A story is something that happens to someone you’ve been led to care about. If readers don’t have emotional interest in your protagonist, nothing else matters – not a clever plot, not a detailed setting, not a finely tuned tone. Nothing.
And if they don’t connect immediately, they probably won’t connect at all. How do you get your readers to build an emotional bridge? How do you make them concerned right away about your creation’s joys, fears, successes and failures?
The answer lies in the number of choices you make. First, you must get to know the hero/heroine better than any real-life person. Establish a fictional biography, like a job application – a full spectrum of details from physical appearance to educational background, favorite hobbies, preferred authors. What is the one thing that defines your character? What is his primary goal in life? Once you have the answers,you can devise a plot that reveals his attempts to achieve these goals.
Even if your main character is not altogether admirable, endow him with at least one attractive characteristic. Here are some specific traits that create a bond with readers:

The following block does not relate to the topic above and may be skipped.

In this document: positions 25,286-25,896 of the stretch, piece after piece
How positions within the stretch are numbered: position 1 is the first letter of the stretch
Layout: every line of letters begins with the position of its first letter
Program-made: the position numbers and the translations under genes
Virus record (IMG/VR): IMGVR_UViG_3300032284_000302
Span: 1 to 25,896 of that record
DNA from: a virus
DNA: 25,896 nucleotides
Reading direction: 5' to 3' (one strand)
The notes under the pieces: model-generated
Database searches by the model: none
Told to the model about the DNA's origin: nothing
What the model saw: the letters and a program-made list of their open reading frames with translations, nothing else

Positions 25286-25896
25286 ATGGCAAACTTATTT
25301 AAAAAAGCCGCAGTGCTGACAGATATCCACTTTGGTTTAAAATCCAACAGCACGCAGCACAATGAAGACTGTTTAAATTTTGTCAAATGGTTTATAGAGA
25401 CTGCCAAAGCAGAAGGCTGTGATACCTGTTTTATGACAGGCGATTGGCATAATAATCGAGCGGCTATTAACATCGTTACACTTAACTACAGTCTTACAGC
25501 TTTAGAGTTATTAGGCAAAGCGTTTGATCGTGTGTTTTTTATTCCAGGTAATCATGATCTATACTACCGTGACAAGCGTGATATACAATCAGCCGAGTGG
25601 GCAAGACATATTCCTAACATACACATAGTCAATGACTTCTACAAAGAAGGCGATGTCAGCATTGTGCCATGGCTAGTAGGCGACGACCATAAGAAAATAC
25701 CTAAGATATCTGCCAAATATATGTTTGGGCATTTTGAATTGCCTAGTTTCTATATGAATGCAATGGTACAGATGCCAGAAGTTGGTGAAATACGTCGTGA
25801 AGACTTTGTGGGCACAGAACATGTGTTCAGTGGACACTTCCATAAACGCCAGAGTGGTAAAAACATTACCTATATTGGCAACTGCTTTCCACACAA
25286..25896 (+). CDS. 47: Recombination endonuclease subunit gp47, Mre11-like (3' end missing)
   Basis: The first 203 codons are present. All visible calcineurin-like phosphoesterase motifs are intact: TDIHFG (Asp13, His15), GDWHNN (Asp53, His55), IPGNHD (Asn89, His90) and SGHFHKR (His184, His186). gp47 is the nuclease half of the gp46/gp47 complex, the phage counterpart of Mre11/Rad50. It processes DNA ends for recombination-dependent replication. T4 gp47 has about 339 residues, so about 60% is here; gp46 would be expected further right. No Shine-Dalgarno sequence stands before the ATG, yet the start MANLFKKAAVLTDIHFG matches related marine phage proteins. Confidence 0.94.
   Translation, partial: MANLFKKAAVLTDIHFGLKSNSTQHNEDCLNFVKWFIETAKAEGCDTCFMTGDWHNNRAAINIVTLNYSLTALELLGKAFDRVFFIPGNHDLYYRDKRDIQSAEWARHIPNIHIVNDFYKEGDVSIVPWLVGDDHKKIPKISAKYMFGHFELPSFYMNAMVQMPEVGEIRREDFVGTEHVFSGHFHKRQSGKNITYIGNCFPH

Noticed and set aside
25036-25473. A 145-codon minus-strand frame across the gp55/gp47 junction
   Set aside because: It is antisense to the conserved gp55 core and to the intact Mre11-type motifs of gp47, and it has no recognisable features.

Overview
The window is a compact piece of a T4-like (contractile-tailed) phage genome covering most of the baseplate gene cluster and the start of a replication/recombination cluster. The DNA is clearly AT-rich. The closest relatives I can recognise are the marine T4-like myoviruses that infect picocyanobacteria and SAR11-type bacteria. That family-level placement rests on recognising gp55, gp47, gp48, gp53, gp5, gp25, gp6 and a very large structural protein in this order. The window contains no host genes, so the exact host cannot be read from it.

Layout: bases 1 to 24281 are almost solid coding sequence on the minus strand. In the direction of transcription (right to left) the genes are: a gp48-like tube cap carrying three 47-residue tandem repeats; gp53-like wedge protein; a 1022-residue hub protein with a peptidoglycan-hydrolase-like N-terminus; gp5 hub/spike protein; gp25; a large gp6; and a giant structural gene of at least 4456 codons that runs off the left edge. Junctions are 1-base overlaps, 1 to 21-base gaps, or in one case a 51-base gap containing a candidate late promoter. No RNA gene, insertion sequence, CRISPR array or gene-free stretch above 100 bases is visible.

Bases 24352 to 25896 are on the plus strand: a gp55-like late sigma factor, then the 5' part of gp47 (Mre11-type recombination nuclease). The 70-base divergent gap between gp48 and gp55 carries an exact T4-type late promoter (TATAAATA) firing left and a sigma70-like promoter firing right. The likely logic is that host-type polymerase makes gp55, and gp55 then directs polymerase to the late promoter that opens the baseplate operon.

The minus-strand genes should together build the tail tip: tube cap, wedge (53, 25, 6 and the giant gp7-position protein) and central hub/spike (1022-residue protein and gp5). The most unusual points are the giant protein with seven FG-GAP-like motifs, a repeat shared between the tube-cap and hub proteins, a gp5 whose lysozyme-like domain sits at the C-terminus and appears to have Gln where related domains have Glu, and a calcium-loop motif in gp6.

CURIOSITY: CONFLICTED CONSCIENCE. ALTRUISM. Perhaps the most attractive trait is LOVE. If your character demonstrates the ability to love someone, readers will put up with many sins. Or you might appeal to readers’ sympathy for the underdog. Given your choice of the “emotional magnet”, you can decide on a plot that will best reveal it. Ultimately in fiction, one major truth is revealed and proven time after time … create not just characters but CARE-acters. If you establish an emotional bridge between your chief character and your readers early on, your audience will willingly cross into your fictional universe and want to stay.
Happy writing! I enjoy your comments and am happy to help with any writing problems. Some of my 14 novels are now available at discount price direct from me at firstname.lastname@example.org – including “The Pomegranate Pendant”; “Esther – a Jerusalem Love Story”; “In A Good Pasture” and “Searching for Sarah”.